Amin Jafaari is leading the good life. Though an Arab, he has carved an enviable niche in Israeli society. He has a beautiful wife, a fine home, and an illustrious career as a hotshot surgeon. As the film begins, in fact, he is accepting a prestigious award … the first Arab to ever receive it.
The buzz won’t last long. The next day a suicide bombing sends dozens of victims — mostly children attending birthday parties in a Tel Aviv restaurant — to Amin’s emergency room. With professional cool he patches together bodies (although one bloody victim refuses to be treated by an Arab).
The nightmare is just beginning. He’s called back in the middle of the night to identify the body — or the half that’s still recognizable — of the suicide bomber. It is his wife, Siham.
Amin is rocked. He protests that his wife — she was off visiting relatives — would never do such a thing. Before long he’s in handcuffs being manhandled by a scary cop (Uri Gavriel) who seems determined to make him an accomplice to the crime. After three sleepless nights (his cell rocks to high-volume death metal) Amin finds himself out on the street.
When a goodbye letter from his wife arrives in the mail, Amin must admit that Siham was, indeed, the bomber. But why? How did she hide this part of her life from him? How could he be so clueless?
That confusion and angst is perfectly captured by Nazareth-born actor Ali Suliman. He’s terrific … and he needs to be, because I can’t help that this psychological study from Lebanese writer/director Ziad Doueiri is a bit of a cheat.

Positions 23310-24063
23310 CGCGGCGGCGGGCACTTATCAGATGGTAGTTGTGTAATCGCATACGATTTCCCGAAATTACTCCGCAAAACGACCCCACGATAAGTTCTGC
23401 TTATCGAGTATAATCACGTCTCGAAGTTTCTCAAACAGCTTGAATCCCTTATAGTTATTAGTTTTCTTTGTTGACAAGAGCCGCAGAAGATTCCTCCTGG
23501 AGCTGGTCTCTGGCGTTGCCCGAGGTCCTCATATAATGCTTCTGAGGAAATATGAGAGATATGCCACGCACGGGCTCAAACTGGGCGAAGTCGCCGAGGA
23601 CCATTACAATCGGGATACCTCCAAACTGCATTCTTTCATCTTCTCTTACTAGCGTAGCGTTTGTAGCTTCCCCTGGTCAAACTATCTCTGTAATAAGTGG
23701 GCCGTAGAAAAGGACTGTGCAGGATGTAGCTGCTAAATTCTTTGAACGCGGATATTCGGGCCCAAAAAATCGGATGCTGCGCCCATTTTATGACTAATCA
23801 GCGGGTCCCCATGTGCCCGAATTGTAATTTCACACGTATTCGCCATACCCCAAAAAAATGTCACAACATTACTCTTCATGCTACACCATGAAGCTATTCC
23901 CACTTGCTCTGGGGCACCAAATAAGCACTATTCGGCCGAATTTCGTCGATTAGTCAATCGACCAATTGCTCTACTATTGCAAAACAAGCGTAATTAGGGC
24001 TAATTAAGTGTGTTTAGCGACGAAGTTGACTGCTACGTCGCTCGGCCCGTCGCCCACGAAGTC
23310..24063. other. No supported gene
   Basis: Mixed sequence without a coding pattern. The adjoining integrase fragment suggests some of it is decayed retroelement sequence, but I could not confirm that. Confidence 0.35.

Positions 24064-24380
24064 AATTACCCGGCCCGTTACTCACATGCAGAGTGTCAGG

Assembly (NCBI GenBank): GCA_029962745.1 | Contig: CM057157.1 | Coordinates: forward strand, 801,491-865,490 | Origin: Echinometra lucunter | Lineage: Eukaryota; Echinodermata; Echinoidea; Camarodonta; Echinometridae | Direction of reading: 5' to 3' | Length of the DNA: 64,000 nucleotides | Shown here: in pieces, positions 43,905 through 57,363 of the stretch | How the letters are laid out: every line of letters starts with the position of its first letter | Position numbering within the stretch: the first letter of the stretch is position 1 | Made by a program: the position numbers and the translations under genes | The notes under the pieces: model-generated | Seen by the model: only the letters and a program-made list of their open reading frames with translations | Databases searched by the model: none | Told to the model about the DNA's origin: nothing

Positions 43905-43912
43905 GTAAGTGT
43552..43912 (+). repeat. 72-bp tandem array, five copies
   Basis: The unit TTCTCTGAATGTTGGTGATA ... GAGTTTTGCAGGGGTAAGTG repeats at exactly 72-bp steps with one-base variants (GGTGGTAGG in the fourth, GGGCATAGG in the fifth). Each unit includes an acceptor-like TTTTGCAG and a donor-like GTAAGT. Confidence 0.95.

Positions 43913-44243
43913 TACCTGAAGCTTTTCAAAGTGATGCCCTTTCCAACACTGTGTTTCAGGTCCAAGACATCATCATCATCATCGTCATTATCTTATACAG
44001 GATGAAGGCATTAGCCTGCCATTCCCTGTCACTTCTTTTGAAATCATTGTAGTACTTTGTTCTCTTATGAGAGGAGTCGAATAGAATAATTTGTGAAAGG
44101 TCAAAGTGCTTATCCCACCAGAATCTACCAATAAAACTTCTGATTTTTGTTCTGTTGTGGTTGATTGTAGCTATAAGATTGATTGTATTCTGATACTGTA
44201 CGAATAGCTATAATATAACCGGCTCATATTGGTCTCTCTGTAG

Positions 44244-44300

Amin becomes obsessed with tracing Siham’s final days. He travels to the regional burg where she was last heard from — and is shaken and dismayed to see her photograph on posters celebrating her martyrdom. Her family members are at a loss. Despite threats from thugs at a local mosque, he stalks the radical imam who may have inspired Siham. The cleric tells him to get lost before he brings the secret police down on them.
He finds a Greek Orthodox priest (Siham was Christian … go figure) who may have connections with the Palestinian bombers, but that interview provides nothing concrete. Finally Siham’s brother turns over a videotape of her “martyr’s statement" … but that reveals very little.
In fact, “The Attack” refuses to answer any of Amin’s (and our) questions. Which is, on the one hand, a valid approach, since none of us can know what’s going on deep inside even our dearest loved ones. Sometimes life’s questions are unanswerable.
But it also feels a bit disingenuous, like the deck has been stacked with too many jokers. We see the happy couple in flashbacks (she is played by Reymond Amsalem), where there’s no inkling of Siham’s radicalization. Why would she hit a restaurant filled with children? Why would a Christian assume the most radical pose of the Arab cause?
Happily, Suliman’s performance as the anguished, angry, confused Amin is so good that it carries us along. It’s only in retrospect that “The Attack’s” underpinnings start to unravel.